The Dollar

Reporter: Cassie Silver

Every day we hear about how our dollar's doing - and every day you could richer by simply knowing what to buy when it's up and when it's down.

Richlist Editor at The West, Neale Prior says the first thing to watch is shopping online. "You think you're getting a good deal in US dollars but maybe it's not that good a deal after all"

With one Aussie dollar buying 93 US cents Neale says you can be stung at the virtual checkout with commission and conversions. "I get a shock when I get my credit card bill when my daughters been online shopping and oh no that $50 outfit has actually cost $58 and it's not good."

So a calculator is every shopper's best friend, Neale says "I hate to sound really boring but if you're online shopping you need to understand exchange rates." and the dollar sure has gone up and down since it was floated in 1983.

Back in April 2001 the dollar dived as low as 47 US cents. Nearly 10 years on in October 2010 the Aussie dollar reached parity for the first time. Just 2 years ago the dollar sky rocketed to a record $1.10 currently it's hovering around 93 cents. With experts agreeing it's unlikely we'll see any new record highs in the near future.

Economics lecturer at Murdoch University, Ranald Taylor says while our dollar is strong it's time to upgrade. "We should take that opportunity to upgrade into new technology buy new equipment import newer techniques or production"

For families, a new car and electronics could be on the list and as for tradies it's time for new tools, "buy a better circular saw for instance you can cut wood at a faster rate."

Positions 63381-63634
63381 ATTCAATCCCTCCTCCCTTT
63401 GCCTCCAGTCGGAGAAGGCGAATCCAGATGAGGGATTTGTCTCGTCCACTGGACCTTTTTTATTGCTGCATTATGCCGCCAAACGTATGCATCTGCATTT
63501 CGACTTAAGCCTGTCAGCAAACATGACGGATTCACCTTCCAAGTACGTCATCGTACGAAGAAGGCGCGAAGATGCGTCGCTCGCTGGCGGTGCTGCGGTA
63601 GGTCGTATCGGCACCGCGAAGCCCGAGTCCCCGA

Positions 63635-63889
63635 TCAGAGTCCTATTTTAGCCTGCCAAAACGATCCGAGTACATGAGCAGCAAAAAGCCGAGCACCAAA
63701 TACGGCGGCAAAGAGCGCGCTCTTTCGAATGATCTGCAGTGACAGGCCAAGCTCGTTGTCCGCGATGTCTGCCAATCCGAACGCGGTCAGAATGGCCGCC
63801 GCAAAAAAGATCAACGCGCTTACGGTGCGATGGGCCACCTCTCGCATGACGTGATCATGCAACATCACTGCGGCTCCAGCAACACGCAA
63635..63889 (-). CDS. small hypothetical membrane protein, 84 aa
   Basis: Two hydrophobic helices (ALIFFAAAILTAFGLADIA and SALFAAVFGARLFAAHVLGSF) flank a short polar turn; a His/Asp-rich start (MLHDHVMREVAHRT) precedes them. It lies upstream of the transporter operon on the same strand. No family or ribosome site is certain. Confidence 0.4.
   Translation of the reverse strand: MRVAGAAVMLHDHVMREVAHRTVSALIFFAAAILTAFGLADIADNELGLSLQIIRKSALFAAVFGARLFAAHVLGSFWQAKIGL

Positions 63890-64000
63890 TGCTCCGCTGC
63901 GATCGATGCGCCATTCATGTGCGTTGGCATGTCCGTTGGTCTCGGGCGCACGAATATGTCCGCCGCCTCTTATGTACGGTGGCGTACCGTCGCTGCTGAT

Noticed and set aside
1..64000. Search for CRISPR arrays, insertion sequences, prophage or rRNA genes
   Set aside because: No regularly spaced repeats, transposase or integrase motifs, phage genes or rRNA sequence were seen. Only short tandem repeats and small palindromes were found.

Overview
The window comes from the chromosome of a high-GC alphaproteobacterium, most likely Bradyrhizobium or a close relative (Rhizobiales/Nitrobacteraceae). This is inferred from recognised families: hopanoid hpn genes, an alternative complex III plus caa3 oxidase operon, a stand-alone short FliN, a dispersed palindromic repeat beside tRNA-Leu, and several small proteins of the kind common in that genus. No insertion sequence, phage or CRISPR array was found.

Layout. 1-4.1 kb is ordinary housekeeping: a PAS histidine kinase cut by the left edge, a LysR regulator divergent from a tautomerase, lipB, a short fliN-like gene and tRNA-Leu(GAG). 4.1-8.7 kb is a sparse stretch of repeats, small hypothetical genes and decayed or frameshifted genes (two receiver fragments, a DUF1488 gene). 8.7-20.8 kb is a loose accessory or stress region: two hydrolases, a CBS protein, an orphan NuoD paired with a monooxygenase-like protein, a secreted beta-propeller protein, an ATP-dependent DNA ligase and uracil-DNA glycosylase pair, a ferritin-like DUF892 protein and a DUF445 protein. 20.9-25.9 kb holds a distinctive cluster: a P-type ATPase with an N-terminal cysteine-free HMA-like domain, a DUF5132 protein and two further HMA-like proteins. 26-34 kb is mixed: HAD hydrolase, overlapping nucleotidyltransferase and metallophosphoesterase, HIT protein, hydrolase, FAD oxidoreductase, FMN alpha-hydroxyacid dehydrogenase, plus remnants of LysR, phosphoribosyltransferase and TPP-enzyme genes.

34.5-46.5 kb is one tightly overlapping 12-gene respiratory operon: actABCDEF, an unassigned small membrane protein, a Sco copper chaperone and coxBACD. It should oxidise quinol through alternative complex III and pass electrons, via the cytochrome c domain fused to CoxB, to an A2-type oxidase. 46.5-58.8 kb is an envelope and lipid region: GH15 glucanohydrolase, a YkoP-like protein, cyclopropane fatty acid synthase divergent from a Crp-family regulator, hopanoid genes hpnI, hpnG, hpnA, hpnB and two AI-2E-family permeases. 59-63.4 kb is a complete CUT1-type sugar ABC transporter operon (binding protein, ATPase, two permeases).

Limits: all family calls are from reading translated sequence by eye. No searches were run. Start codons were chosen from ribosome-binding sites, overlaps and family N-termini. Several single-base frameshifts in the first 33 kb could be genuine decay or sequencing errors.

A high dollar means domestic holidays are out and overseas trips are the go. For overseas travellers - don't stress shopping around for daily difference in rates, for the small amount you'll save it's not worth it

Neale says the safest bet is to go half and half, "anyone worried about the dollar falling should really be changing half their spending money before they go away so at least they don't have to worry about the dollar falling while they're on holiday."

Remember every time you change money you are stung with a fee. Don't convert currencies more than once, if you need euros, change straight to euros. "Every time you go from Aus. dollar to us dollars or us dollars to euros you're paying commission. One two three percent and every time you do that the banks keep getting richer."

Pluses with a strong dollar include low petrol costs and more jobs.As for the cons, it means less tourism in Australia, University's suffer due to lack of foreign students and local businesses struggle to compete with online bargains.